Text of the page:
William D. Chey, MD Presents Could It Be CSID?
William D. Chey, MD reveals recent data that suggests how Congenital Sucrase-Isomaltase Deficiency (CSID) may be an overlooked cause of unresolved GI symptoms in adults previously diagnosed with and treated for IBS-D.
It’s a really cool story, the QOL story. You know it’s an interesting sort of reversal in that they have a really elegant solution. The issue is finding the patients. Finding the patients that they, they can really help. And I remember when they first came to me a number of years ago. I was incredibly skeptical, I must say, because there was no information about how commonly or uncommonly these problems occur. I’d never seen a patient with sucrase-isomaltase deficiency, of course, probably related to the fact that I’d never looked for it.
In fact, I really didn’t know very much about the enzyme or the physiology. But it’s a compelling story and you know, the good news about what this talk tonight, it’s gonna’ be really short. It’s a really short talk. So hopefully it won’t take up too much of your time this evening, but I’ll just lead you through a few facts that I think you’ll find interesting that leads you through to why sucrase-isomaltase deficiency is something that you should think about in the right patient.
So remember that, you know, that this concept of FODMAPs has obviously become all the rage. This idea that certain carbohydrates are poorly digested and absorbed by the human small intestine, and for that reason become accessible to the bacteria in the colon where fermentation produces carbon dioxide in short chain fatty acids. And in patients with IBS, for example, that have underlying abnormalities in visceral sensation and motility. You know, FODMAPs are a really important potential trigger for their symptoms.
But it’s important to recognize that beyond the carbohydrates and sugars that we think of as traditional FODMAPs, that other kinds of sugars and carbohydrates that are really common in our diet for some individuals are actually also FODMAPs. If you think about a variety of different carbohydrates, let’s just think about table sugar for example, sucrose. Now, in the absence of sucrase, sucrose can’t be digested to the monosaccharides, the constituent monosaccharides, glucose and fructose…and in that way, can’t be absorbed. And, in that circumstance, sucrose actually becomes a FODMAP.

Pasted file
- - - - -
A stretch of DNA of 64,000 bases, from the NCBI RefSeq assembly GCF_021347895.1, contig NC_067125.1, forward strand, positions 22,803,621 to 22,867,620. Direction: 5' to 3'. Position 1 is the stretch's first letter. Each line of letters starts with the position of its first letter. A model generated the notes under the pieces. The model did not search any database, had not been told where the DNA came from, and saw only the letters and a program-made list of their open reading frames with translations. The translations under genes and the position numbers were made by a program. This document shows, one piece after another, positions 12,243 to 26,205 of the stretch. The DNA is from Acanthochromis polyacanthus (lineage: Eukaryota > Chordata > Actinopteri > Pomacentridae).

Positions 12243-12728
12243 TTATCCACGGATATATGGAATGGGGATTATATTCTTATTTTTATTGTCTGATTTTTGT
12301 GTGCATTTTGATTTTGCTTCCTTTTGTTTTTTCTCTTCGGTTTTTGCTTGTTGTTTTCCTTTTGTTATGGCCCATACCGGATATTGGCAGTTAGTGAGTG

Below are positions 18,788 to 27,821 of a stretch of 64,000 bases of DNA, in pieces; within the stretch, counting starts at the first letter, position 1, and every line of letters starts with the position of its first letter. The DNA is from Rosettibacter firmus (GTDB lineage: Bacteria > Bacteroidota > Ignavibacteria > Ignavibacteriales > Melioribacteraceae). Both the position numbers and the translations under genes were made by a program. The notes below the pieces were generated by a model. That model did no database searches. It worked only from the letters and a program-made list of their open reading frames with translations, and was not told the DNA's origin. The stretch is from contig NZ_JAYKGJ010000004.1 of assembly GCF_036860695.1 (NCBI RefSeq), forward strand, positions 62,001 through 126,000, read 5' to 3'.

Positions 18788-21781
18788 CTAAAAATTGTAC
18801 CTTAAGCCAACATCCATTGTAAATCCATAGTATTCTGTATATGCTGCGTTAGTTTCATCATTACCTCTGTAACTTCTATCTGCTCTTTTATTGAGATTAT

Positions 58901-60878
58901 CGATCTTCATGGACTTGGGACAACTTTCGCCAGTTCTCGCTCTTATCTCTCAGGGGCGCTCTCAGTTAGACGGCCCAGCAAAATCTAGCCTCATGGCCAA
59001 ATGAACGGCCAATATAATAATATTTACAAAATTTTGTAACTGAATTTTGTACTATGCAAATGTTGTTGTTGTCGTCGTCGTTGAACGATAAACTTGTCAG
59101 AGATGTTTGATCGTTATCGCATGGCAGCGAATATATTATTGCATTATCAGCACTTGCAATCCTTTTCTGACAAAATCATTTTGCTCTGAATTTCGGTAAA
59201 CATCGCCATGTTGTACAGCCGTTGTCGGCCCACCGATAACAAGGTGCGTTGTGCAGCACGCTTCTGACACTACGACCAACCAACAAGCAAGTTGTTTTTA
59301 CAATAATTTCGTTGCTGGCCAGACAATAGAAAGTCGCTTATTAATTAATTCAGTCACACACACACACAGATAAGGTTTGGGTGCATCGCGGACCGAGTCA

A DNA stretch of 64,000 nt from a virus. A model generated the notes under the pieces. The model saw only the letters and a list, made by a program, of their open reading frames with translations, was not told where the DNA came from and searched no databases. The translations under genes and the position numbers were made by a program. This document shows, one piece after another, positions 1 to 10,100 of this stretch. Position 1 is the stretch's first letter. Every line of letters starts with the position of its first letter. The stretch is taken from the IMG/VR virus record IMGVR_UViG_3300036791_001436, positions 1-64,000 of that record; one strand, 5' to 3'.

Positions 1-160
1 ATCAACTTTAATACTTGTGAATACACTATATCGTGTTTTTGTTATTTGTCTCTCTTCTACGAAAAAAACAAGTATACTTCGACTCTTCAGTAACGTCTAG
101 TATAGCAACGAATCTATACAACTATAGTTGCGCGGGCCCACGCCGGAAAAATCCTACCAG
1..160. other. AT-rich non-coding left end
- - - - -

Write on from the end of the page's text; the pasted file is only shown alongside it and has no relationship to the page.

Okay, and remember that sucrose and isomalt-, sucrase and isomaltase break down a range of different disaccharides as well as starches. And so, in the absence of that enzyme, a whole bunch of things that we would otherwise overlook and not consider as potentially problematic in terms of inducing or triggering symptoms, become FODMAPs, become a problem. So, remember that in the absence of sucrase-isomaltase, several different sugars, sucrose, maltose, and a number of simple starches, won’t be broken down normally and can’t be absorbed…and in that way, become available for fermentation in the colon like any other FODMAP.
It’s also important to remember that we oftentimes think about these disaccharides in the differential diagnosis of sugars that can induce symptoms in patients with IBS. And in particular, we almost always think about lactose. We’ve all been trained to think about lactose and that’s very appropriate because it’s an important factor for many individuals who are absent of the enzyme lactase. But really, I received no training and I think even, at this time, GI Fellows receive very little information about sucrase-isomaltase deficiency.